I used to have my doubts about the new generation of teachers who are just beginning to occupy America’s classrooms. My first encounters with these young people were not positive. I found them to be noticeably self-centered and very sure they had sprung into the teaching profession fully formed. These teachers never sought the guidance of experienced teachers, shunned that guidance no matter how gently offered, and gave the clear impression that they had chosen teaching because the profession allowed them to live a more leisurely lifestyle with plenty of time off to travel and engage in pursuits other than teaching. I worried how the deadly combination of arrogance and lack of skill would impact the lives of our students.

In my search to understand this behavior, I began to look into the research on the Millennium Generation. I discovered that this generation, also known as Generation Y, is comprised of nearly 73 million people born between 1977 and 1994. In comparison, the Baby Boom Generation gave birth to a little over 78 million people. Those numbers are a pretty neat match. A new generation has arrived on the scene that can almost replace the one that is getting ready to drive its convertible Cadillac into the sunset of retirement. Research says the Millennium kids are technologically savvy, great team players, and full of social conscience. They are the first products of the “self esteem” movement, and have spent their lives being praised for every accomplishment and rewarded for their smallest acts of selflessness. They have been deeply loved and nurtured by their parents and teachers. All this information seemed to be in great conflict with my first-hand experiences, or shall I say clashes, with this generation. It seemed to me that far from being the new “greatest generation,” these youngsters had been spoiled, (a word used here to mean ruined).

I was wrong. I stick by my impressions of those first encounters with twenty-something teachers, concluding that those young teachers are simply not good representatives of their generation. They are an aberration and proof that every generation has its bad apples. But what caused my Millennium Generation epiphany?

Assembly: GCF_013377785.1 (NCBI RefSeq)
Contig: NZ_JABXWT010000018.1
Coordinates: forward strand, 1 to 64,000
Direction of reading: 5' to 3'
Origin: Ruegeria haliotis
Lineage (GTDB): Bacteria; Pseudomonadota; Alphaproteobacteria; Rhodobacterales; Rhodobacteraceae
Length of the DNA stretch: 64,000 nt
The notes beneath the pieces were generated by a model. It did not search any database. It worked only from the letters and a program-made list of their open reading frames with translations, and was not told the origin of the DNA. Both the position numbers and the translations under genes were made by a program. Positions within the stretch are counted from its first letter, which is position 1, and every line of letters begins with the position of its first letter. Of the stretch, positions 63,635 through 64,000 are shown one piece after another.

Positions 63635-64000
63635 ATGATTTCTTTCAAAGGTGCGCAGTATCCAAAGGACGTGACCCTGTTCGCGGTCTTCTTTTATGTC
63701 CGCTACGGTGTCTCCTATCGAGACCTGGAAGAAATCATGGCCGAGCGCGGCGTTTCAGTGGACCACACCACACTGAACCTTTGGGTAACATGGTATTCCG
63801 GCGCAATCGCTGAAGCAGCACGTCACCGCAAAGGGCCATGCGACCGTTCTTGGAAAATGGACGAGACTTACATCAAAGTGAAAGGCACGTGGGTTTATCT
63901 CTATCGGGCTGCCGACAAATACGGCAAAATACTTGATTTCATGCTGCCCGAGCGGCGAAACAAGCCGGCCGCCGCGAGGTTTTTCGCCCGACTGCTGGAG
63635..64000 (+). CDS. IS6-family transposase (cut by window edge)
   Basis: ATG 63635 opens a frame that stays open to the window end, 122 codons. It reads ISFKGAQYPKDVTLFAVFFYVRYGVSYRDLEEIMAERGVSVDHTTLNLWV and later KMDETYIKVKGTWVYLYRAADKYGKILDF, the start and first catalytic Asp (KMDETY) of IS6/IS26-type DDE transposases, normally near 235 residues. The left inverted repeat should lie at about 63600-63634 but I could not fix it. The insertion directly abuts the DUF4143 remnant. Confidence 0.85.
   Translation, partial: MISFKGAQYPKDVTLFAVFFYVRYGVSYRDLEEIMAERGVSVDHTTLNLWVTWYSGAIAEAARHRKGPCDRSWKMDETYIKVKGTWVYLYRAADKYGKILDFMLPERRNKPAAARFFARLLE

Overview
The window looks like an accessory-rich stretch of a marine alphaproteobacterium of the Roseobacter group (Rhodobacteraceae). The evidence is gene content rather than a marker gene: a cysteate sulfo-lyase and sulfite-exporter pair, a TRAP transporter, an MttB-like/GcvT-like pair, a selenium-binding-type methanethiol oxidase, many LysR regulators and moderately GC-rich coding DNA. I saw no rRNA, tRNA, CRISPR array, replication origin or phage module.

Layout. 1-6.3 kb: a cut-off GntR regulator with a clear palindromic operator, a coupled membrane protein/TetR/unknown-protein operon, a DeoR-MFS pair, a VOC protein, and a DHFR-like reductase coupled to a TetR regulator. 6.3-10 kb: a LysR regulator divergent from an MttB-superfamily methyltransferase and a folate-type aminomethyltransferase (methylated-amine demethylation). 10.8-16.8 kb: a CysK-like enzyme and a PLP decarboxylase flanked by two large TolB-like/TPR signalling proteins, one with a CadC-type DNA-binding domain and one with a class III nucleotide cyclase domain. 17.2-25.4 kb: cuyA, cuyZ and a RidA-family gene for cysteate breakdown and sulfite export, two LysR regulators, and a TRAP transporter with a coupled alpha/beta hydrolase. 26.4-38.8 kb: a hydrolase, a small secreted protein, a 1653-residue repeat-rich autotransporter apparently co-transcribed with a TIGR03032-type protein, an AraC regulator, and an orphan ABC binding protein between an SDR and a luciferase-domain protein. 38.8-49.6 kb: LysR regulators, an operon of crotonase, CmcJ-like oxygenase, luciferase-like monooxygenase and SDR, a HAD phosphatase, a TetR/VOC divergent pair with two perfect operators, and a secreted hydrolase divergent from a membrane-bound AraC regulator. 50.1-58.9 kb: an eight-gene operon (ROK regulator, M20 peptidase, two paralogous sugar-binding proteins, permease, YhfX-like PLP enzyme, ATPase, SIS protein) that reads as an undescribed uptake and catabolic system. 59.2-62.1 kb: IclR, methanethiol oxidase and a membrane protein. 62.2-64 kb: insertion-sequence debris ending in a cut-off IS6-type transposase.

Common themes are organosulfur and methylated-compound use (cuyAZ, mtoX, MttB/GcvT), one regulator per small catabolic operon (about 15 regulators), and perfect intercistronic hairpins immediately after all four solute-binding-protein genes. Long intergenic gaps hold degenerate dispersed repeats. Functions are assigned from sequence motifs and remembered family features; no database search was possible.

In the past year, I have had the privilege of working with a group of Gen Y teachers who I believe are as good, and probably better, than any representative of my generation of teachers. These kids are gifted teachers. They work hard and are completely fearless when it comes to trying new ideas. They understand that their lessons must be relevant to the lives lived by their 21st Century students. They expect to use real world technology applications in their classrooms and are eager to show the rest of us the way. They respect and even seek the guidance of their more experienced colleagues, and they don’t even mind me calling them kids. I love them, and I don’t want them to give up on the teaching profession.

So how do we continue to nurture this priceless human resource? First, we must give them what they need. They will not wait twenty years to become teacher leaders. If they make a valuable suggestion and see it handed off to some other member of the faculty, they will take their good ideas elsewhere. Administrators must respect them and listen to them, and make every endeavor to allow the valuable input of these young teachers to come to fruition in the life of the school. These young people already know that wise administrators clearly communicate, not only in words, but also in actions, how much they value talented teachers. Gen Y teachers expect things to make sense. Because when they don’t make sense, they will shop their skills to the highest bidder. Every administrator should have a “Have You Hugged Your Millennium Generation Teacher, Today?” bumper sticker as a reminder of how intently they must pay attention to the growth of these teachers.

All of this behavior is consistent with the generation of children who grew up being securely buckled into the back seat of the family’s mini-van. Administrators and experienced teachers must recognize their roles in continuing the nurturing environment which produced this generation of teachers. Gen Y teachers have arrived in our classrooms just in the nick of time. They will provide the energy, skill, and intelligence our students need to be prepared to compete successfully on the global stage which awaits them. We must provide the support our young teachers need. If we fail to do this, we simply will not have the resources to deliver the education our students